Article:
Sympathising with Qatar is now a crime in Saudi and can land offenders 15 years in prison
Graffiti in support of Qatar's emir, scrawled on a sculpture in the centre of a roundabout in Saudi Arabia, circulated on social media on Thursday.
The graffiti read "We are all Tamim" and "Glory to Tamim" referring to Qatar's emir, Sheikh Tamim bin Hamad al-Thani.
في القصيم pic.twitter.com/zXxgXvuNHq
— ولد قطر (@All_Qatar2022) June 29, 2017
Tensions between Qatar and Saudi Arabia have escalated ever since a blockade was imposed on the country by Saudi and its allies on 5 June.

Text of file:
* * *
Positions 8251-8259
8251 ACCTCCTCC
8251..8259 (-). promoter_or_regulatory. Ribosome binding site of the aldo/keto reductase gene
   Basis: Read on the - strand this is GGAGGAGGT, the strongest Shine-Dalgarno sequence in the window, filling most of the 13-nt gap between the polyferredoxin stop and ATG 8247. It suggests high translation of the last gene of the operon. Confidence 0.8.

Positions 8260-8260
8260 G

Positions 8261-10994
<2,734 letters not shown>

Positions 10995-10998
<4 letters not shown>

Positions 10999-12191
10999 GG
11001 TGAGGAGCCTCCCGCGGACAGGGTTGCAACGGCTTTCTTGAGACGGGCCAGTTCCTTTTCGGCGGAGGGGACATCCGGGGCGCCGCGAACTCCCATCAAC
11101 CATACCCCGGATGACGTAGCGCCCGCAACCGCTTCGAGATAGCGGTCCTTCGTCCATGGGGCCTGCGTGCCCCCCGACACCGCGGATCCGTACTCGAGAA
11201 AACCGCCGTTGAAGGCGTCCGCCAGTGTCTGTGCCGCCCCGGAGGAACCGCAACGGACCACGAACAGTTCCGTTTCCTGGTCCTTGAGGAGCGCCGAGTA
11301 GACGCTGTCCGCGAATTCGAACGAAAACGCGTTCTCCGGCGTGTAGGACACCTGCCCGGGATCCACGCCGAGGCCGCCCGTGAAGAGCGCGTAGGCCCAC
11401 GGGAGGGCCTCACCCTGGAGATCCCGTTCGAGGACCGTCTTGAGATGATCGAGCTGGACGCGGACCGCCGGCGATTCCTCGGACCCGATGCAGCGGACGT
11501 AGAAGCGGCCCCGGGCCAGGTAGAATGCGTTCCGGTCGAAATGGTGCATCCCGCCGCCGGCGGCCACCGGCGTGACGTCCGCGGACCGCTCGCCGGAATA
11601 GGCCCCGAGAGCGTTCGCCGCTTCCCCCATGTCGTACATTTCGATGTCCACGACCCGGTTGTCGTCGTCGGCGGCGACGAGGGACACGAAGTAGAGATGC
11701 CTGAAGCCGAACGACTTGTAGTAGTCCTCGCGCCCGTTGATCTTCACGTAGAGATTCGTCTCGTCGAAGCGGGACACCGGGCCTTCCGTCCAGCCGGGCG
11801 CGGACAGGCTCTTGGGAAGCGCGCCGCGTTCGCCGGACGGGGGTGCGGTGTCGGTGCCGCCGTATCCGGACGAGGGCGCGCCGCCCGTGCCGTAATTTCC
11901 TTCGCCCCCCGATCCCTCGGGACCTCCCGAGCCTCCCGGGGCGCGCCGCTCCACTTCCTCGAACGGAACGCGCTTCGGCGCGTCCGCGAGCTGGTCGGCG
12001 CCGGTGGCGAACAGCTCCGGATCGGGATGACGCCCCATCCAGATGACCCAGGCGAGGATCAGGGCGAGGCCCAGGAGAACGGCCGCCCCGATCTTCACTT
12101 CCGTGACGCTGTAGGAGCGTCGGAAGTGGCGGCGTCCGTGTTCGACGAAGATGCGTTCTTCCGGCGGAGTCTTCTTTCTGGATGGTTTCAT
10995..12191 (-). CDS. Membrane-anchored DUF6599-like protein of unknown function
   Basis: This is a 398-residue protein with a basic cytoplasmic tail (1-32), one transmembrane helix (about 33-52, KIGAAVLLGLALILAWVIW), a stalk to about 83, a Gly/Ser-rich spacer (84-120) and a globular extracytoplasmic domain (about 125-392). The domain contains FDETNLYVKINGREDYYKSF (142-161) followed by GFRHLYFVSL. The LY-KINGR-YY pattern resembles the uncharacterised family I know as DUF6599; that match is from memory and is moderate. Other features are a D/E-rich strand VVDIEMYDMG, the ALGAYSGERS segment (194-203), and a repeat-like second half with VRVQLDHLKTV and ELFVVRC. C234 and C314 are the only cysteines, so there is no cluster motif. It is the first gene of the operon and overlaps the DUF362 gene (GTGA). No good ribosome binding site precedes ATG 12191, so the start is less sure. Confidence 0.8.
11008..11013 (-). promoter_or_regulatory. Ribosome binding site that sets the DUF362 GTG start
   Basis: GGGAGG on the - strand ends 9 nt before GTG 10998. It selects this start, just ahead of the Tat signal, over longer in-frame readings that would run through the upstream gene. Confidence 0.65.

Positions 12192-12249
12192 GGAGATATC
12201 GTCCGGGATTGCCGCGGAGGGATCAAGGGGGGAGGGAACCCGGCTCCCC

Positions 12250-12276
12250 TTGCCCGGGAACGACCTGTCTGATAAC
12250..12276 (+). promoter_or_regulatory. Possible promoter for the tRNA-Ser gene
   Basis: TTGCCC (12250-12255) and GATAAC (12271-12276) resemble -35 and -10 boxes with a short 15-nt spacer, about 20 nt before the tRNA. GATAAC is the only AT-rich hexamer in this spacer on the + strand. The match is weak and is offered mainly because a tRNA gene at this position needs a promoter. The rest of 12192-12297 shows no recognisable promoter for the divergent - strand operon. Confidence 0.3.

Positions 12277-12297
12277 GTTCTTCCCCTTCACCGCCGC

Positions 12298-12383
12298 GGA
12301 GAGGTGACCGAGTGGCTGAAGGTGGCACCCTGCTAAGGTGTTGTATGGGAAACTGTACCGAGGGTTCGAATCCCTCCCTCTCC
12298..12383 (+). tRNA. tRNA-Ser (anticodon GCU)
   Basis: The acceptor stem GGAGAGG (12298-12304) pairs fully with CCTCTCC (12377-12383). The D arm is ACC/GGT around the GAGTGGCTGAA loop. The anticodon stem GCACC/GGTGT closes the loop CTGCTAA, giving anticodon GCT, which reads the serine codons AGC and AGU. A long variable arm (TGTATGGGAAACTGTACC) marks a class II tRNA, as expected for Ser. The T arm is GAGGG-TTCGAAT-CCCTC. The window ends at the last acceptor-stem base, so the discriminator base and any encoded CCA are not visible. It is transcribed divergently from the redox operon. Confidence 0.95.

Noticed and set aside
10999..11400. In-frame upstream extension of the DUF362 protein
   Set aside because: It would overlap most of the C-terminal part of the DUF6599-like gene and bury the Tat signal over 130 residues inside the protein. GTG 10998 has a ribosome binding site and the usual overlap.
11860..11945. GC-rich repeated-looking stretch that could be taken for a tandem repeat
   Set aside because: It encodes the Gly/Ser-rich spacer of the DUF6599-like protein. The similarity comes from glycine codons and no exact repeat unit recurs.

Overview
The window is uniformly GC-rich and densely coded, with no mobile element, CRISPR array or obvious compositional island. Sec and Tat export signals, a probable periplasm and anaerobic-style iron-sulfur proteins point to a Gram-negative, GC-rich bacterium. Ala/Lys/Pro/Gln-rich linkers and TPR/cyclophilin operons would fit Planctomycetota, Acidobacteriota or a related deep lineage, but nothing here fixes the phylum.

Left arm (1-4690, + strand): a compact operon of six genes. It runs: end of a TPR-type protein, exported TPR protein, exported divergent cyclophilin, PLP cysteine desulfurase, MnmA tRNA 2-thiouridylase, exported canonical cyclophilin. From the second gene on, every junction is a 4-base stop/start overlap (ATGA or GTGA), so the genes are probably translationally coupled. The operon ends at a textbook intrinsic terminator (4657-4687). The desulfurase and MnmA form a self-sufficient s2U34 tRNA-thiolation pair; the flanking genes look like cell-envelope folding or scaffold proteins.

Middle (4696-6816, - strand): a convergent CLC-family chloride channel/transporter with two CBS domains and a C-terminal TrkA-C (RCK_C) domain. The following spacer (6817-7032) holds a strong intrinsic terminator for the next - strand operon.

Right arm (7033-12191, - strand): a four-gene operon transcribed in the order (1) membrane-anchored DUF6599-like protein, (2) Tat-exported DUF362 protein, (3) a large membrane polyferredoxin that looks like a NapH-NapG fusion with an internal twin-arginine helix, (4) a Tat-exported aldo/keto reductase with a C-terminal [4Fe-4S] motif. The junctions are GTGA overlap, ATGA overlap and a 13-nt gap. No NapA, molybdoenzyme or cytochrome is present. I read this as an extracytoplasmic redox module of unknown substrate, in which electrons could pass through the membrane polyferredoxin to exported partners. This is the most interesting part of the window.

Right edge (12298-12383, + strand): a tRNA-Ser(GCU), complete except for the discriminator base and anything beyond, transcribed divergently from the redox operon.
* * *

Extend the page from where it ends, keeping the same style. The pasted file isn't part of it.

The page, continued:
One Qatari user on Twitter warned against committing such acts of sympathy:
— الـّـدآنـَه (@Dani_Almarri) June 29, 2017
Translation: We appreciate your love but don't sacrifice, your government has no mercy and as you know sympathising is a crime
A new law introduced in Saudi Arabia after the blockade was introduced stated that sympathising with Qatar would land offenders up to 15 years imprisonment and a $136,000 fine.
The graffiti later appeared to have been sprayed over to cover what was written.
— عبدالهادي ال زابن (@al_zaben_) June 29, 2017
Translation: I swear if you try to hide your people's sympathy you will not be able to bring back the age of slavery
Saudi and its allies have given Qatar a list of 13 demands including the shutdown of Al Jazeera. Saudi Arabia stated that Qatar must meet the demands by 3 July in order for the blockade to be lifted.